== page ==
In an increasingly global world, parents realize their kids will benefit from knowing more than 1 language. That’s why more and more parents are enrolling their children in foreign-language classes.
It’s not a rare phenomenon. It’s estimated more of the world’s population is bilingual or multilingual than monolingual, according to research organization The Dana Foundation.
“It’s becoming more common because of the ever-increasing melting pot here,” said Roula Braidy, a multilingual mother of 3 and Akron Children’s manager of language and special access services. “Learning another language teaches kids more about their heritage and exposes them to other cultures, as well.”
It’s a smart move. Research has proven speaking a second language boosts cognitive, creative thinking, memory and listening skills. Not to mention, people who speak more than 1 language often enjoy better career prospects and higher standards of living.
“Kids get smarter when they learn 2 or more languages,” Roula said. “Their brain works in a different way to process information 2 ways.”
Despite these benefits, myths abound about teaching children another language. Here, Roula debunks the top 3 myths about raising a bilingual child.
It can confuse children, and they mix the 2 languages.
Children have an innate ability to tell one language from another.
“I grew up in Lebanon learning 3 languages, and it was not confusing,” Roula shared. “Kids can handle much more language input than we give them credit for.”
Most children who are raised to be bilingual will mix the languages from time to time. It’s inevitable — and harmless — as they sort out and learn both languages. In fact, some kids may do it on purpose because they don’t know a word they need in the language they’re speaking.
But, experts agree it’s only temporary and it eventually goes away as a child’s vocabulary develops in both languages.
Kids should start at a young age.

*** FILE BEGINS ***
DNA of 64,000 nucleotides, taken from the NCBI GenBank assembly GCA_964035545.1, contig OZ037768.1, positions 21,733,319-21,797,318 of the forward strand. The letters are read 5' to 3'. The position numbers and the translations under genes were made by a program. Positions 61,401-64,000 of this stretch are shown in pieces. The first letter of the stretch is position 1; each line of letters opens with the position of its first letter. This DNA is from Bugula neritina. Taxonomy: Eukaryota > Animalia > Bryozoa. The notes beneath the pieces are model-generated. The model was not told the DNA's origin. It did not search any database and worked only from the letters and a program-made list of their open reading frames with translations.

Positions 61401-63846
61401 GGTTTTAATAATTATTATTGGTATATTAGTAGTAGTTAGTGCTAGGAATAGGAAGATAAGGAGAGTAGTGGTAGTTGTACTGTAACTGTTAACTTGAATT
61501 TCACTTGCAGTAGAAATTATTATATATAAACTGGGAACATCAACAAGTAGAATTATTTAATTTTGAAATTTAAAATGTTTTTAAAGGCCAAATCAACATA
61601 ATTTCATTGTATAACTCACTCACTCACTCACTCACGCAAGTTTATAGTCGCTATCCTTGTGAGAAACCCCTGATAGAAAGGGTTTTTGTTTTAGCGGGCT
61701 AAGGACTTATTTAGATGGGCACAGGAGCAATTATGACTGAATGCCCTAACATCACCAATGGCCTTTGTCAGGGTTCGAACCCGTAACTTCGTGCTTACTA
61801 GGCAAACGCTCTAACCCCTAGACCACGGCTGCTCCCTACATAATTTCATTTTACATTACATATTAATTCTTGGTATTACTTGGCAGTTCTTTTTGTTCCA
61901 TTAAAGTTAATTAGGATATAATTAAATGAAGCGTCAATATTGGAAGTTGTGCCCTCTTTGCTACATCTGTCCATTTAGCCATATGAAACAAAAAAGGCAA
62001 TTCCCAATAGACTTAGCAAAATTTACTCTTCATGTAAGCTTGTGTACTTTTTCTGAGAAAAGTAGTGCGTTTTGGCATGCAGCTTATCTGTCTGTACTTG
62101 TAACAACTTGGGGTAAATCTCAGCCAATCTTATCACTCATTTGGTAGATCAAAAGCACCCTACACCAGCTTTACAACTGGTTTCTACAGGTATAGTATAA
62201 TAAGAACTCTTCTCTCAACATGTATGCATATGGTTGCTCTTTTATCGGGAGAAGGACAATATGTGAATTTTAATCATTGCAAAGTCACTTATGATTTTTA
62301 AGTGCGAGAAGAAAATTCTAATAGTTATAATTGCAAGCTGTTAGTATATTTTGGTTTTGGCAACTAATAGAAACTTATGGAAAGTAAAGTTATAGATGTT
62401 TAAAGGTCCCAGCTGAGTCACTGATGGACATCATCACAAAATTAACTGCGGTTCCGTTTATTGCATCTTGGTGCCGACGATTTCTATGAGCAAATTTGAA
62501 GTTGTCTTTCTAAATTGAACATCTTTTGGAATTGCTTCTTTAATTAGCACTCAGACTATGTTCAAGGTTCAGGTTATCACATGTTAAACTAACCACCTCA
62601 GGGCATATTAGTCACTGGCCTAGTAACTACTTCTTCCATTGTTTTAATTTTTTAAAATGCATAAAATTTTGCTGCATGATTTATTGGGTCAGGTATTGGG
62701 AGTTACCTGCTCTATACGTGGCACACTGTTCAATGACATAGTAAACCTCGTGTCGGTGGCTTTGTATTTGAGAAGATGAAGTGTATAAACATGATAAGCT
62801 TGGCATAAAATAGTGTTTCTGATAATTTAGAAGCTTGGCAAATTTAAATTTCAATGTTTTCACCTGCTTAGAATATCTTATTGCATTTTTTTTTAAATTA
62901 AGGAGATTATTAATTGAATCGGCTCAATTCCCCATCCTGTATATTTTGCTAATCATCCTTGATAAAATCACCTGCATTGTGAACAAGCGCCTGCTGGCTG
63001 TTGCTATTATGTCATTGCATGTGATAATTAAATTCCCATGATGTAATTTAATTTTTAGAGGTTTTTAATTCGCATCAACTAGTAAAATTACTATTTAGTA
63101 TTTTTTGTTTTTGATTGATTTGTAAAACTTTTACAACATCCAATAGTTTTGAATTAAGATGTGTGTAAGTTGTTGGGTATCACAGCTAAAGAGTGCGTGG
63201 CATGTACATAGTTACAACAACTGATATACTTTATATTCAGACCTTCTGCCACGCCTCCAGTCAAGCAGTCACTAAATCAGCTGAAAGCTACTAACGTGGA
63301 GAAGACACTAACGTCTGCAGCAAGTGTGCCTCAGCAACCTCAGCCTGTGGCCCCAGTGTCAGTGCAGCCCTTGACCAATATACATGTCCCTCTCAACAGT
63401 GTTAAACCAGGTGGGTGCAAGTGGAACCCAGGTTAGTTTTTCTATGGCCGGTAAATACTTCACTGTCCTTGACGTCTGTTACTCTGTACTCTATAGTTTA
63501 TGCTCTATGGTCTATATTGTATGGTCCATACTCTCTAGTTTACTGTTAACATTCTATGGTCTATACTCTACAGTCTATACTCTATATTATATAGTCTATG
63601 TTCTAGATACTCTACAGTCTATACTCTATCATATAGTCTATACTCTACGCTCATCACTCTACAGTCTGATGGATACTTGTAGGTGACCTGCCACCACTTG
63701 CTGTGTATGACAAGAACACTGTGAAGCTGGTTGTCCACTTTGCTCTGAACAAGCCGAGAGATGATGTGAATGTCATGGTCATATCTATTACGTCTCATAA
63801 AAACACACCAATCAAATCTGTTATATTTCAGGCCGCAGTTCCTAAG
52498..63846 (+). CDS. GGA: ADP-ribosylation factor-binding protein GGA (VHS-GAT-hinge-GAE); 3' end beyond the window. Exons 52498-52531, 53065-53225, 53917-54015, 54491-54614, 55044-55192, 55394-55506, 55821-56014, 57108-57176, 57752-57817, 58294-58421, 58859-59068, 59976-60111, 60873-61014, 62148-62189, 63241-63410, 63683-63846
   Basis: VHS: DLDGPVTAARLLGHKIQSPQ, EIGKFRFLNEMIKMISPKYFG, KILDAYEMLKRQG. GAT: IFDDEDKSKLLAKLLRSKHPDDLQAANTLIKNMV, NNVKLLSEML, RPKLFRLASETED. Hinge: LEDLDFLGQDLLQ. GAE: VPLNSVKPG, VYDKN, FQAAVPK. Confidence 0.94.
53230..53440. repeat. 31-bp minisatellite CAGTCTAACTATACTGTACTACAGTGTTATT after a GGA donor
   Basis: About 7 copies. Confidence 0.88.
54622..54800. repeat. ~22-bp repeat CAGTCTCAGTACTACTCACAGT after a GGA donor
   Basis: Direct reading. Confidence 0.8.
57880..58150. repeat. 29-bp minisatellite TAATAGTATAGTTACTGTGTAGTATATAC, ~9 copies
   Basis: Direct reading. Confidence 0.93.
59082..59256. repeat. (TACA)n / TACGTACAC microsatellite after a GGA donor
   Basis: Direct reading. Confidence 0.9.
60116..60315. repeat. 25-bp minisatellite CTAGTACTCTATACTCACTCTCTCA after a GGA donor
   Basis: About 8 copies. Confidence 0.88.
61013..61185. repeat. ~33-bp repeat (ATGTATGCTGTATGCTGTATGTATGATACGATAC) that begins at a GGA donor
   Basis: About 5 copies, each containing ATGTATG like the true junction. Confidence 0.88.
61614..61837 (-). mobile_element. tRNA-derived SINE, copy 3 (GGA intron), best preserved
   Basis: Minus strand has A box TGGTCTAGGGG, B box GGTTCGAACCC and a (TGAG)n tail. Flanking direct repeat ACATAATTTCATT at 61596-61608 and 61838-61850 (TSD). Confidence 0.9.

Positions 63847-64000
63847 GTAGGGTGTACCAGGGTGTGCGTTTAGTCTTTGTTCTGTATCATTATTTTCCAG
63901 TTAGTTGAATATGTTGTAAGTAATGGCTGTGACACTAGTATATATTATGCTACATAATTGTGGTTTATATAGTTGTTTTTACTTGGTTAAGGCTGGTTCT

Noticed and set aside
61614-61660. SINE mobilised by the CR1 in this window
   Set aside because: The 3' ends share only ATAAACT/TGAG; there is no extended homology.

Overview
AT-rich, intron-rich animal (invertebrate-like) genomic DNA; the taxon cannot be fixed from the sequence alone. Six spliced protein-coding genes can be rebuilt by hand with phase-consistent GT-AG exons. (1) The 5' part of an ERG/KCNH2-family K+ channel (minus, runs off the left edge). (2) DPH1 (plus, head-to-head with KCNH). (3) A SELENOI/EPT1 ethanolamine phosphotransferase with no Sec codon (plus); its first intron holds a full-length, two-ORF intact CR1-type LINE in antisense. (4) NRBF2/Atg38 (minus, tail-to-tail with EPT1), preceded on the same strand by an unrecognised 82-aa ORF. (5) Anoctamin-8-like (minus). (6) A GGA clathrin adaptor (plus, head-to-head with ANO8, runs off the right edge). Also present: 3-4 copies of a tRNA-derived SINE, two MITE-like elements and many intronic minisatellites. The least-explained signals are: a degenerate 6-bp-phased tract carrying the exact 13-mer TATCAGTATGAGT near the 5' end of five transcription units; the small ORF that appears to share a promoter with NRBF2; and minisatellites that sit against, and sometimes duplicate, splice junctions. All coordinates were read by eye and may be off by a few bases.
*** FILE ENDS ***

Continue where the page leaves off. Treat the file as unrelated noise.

It’s never too late — or too early — to introduce your child to a foreign language. Experts agree the earlier the better, but that doesn’t mean kids have to start at birth to be successful.
Research shows the optimal time to learn a foreign language is between birth and 3 years — when your child is learning her first language — with the next best time between 4 and 7 years old and the third best time between 8 years and puberty.
Studies show after puberty, foreign languages are stored in a different part of the brain — so children have to translate first as a path to the new language. Though it’s more difficult for kids to learn a new language after puberty, kids this age do have the ability to learn a second language.
It can lead to speech delays.
Research shows that bilingualism does not cause delays in either speech or language acquisition. Even if your child has a speech delay, raising her bilingual won’t make her speech any more delayed.
All children develop their languages differently, whether they’re monolingual or bilingual.
Some children raised bilingual may take a little longer to start talking than kids raised in a monolingual home, but that doesn’t mean they have a speech delay. If a child has a speech or language delay, they will be delayed in both languages.